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  • Hunter Friesen

What If... Best Popular Film became a real category at the Oscars?

Welcome to the second edition of What If…Oscars Edition. You can access the first edition here. In this ongoing series, I’ll take a look at several Oscar scenarios throughout history and try to answer the unknowable question of “what if things turned out differently?” Using best judgment and a bit of hopeful fun, we’ll look at the possible ripple effects one result can have on the course of Oscar history.


Even though our world is becoming more divided by the day, there’s always one thing we can agree on, which is that the Academy’s August 8, 2018, proposal for the Best Popular Film category was one of the dumbest and most pandering moves they’ve ever made. And that list of dumb moves now includes giving two awards to the Zack Snyder's bot farm in the form of the Oscars Cheer Moment and Oscars Fan Favorite awards.


Best Popular Film would have been the first new category since Best Animated Feature was brought into the fold in 2001. It was meant to serve a similar purpose to the expansion of Best Picture in 2009, which is to allow more “mainstream” films to be featured on the Oscars telecast in order to juice up fledging ratings.


Anybody with a functioning brain could see how this was a terrible idea. By labeling some films as “popular,” you imply that the rest are unpopular. It also gives off the impression that popular films are lesser than others by giving them their own special category (not the same as Best Animated Feature and Best Documentary Feature, which recognize a separate artform).


For the sake of depressing you and me even more, let’s assume that Best Popular Film was implemented for the 2018 Oscar year and has continued to be awarded each year since. Let’s predict who would have been nominated, and which “lucky” film would have been declared the winner.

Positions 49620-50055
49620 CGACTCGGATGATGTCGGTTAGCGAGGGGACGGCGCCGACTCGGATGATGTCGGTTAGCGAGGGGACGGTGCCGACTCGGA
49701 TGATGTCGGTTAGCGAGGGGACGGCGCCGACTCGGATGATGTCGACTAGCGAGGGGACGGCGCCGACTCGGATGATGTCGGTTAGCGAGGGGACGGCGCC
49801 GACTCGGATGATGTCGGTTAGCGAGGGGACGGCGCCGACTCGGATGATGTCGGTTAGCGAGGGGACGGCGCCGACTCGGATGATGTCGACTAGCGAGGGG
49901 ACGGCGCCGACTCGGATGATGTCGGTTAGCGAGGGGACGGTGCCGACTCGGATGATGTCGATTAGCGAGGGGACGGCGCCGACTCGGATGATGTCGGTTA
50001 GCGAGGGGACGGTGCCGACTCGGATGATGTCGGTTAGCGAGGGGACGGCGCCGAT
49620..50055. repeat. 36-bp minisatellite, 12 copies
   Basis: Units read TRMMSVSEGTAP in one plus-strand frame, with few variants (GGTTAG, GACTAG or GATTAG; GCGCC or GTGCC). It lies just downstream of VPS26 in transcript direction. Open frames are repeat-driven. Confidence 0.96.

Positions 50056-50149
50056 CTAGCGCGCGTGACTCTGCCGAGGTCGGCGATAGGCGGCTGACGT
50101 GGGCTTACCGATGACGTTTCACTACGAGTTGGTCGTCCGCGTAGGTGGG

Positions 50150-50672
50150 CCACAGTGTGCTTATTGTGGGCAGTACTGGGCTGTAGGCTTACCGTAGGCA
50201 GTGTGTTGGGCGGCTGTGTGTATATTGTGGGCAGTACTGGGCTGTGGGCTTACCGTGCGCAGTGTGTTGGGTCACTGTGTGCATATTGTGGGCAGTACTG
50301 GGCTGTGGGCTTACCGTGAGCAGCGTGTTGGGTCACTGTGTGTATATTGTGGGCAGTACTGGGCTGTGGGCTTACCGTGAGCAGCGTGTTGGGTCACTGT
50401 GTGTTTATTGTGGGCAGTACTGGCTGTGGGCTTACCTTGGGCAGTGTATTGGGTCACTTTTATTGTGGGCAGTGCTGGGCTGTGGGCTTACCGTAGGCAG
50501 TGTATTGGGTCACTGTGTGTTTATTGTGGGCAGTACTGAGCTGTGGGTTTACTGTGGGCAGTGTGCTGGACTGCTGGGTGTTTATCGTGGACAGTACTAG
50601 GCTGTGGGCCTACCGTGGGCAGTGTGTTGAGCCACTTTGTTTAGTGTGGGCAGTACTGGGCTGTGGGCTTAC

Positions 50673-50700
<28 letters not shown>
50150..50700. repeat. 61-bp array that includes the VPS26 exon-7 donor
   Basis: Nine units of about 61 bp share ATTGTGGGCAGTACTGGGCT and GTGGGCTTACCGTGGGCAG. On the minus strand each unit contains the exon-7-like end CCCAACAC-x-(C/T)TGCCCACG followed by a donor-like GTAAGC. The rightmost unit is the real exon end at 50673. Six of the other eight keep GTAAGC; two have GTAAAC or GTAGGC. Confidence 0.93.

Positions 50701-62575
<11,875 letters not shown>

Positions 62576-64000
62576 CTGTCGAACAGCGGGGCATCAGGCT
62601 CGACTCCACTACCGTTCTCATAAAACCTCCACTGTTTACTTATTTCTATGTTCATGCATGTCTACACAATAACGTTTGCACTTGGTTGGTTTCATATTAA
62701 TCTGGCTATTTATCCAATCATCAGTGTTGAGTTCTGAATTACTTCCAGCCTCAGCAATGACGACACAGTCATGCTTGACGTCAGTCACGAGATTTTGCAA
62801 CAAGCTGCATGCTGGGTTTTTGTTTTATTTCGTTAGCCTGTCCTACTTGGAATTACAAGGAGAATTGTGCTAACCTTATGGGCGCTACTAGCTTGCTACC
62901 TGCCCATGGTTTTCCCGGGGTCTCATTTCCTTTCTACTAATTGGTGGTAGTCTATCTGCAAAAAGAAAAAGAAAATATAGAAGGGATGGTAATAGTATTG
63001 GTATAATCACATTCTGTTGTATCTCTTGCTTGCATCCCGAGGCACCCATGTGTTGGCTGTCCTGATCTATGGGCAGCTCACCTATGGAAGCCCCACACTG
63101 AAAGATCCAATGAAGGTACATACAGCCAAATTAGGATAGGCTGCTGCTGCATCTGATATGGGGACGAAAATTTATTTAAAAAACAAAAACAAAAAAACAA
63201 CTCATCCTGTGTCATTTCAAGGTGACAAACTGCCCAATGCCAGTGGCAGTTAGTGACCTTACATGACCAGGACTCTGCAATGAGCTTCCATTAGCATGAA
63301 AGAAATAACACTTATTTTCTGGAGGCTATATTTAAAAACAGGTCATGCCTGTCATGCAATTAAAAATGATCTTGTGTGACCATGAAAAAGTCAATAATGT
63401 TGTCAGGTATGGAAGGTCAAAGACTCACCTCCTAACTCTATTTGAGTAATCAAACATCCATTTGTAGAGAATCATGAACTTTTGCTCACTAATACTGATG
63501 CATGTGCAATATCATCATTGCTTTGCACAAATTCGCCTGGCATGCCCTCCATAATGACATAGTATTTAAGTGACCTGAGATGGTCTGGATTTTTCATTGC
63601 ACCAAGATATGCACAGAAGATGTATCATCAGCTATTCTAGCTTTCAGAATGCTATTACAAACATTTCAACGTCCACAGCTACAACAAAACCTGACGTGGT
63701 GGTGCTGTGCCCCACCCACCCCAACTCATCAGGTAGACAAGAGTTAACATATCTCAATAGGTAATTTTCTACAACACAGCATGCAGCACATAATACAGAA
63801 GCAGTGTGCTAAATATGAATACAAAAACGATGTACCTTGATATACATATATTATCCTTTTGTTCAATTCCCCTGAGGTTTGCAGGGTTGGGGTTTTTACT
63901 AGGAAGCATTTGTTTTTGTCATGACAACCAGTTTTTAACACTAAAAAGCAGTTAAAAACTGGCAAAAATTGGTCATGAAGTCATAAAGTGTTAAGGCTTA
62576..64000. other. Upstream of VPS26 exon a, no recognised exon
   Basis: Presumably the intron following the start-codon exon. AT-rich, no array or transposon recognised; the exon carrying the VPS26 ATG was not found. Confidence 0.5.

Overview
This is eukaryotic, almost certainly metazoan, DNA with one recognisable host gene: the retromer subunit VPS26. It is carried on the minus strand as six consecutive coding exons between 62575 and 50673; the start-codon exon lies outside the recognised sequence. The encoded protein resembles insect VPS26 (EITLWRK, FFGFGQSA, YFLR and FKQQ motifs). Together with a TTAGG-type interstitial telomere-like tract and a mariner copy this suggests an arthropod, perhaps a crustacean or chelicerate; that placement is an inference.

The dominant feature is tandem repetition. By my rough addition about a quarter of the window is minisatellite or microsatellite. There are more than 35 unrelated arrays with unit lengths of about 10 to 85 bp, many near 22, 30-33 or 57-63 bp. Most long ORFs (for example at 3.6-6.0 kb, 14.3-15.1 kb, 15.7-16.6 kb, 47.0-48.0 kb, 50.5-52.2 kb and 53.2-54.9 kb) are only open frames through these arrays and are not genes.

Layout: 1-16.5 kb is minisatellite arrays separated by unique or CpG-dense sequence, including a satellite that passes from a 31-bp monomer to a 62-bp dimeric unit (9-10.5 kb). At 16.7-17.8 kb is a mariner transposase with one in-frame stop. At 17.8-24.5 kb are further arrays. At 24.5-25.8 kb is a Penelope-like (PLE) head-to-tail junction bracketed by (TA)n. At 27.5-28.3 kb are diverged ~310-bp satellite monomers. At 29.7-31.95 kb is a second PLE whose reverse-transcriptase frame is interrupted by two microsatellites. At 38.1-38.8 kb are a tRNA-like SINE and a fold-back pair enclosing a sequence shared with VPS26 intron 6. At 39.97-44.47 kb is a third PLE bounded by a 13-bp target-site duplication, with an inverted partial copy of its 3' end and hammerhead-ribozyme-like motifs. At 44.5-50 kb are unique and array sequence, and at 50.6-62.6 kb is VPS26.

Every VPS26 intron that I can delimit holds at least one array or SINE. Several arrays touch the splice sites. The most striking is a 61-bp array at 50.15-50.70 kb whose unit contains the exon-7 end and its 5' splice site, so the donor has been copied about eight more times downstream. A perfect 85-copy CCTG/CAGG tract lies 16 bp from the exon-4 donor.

Luckily for this playful experiment, no criteria were given when the category was proposed, so my predictions will be based on a combination of box office returns, critical acclaim, representation in other categories, and overall public sentiment. I’m also assuming this award would be voted on by Academy members, and not by the public at large.


2018: Avengers: Infinity War, Black Panther (WINNER), Bohemian Rhapsody, Spider-Man: Into the Spider-Verse, Star Wars: Episode VIII - The Last Jedi

While everyone else is bemoaning the implementation of this category, Disney sprints off the starting block with an endless barrage of ads for their billion-dollar grosses. The only non-Disney movie to receive a nomination is Bohemian Rhapsody by Twentieth Century Fox, which later becomes a sick joke about the category’s quality once the Disney-Fox acquisition occurs a year later. As the movie most responsible for the inception of the category, Black Panther walks away with the inaugural award, with Chadwick Boseman and Ryan Coogler accepting alongside producer Kevin Feige. Debates rage for weeks about if the film received a “separate but equal” award.